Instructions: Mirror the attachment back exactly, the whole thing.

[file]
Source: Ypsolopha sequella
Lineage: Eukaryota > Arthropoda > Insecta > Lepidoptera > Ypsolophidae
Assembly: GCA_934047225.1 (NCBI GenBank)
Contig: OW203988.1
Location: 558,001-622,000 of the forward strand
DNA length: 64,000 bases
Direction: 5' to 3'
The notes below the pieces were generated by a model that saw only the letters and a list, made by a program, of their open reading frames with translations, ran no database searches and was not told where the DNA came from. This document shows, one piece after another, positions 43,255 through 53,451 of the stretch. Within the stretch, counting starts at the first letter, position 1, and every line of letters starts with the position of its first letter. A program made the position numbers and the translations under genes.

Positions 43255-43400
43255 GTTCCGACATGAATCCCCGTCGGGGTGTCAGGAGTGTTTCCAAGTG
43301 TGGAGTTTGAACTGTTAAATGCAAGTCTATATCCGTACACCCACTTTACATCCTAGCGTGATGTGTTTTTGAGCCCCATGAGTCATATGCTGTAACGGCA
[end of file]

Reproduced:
Source: Ypsolopha sequella
Lineage: Eukaryota > Arthropoda > Insecta > Lepidoptera > Ypsolophidae
Assembly: GCA_934047225.1 (NCBI GenBank)
Contig: OW203988.1
Location: 558,001-622,000 of the forward strand
DNA length: 64,000 bases
Direction: 5' to 3'
The notes below the pieces were generated by a model that saw only the letters and a list, made by a program, of their open reading frames with translations, ran no database searches and was not told where the DNA came from. This document shows, one piece after another, positions 43,255 through 53,451 of the stretch. Within the stretch, counting starts at the first letter, position 1, and every line of letters starts with the position of its first letter. A program made the position numbers and the translations under genes.

Positions 43255-43400
43255 GTTCCGACATGAATCCCCGTCGGGGTGTCAGGAGTGTTTCCAAGTG
43301 TGGAGTTTGAACTGTTAAATGCAAGTCTATATCCGTACACCCACTTTACATCCTAGCGTGATGTGTTTTTGAGCCCCATGAGTCATATGCTGTAACGGCA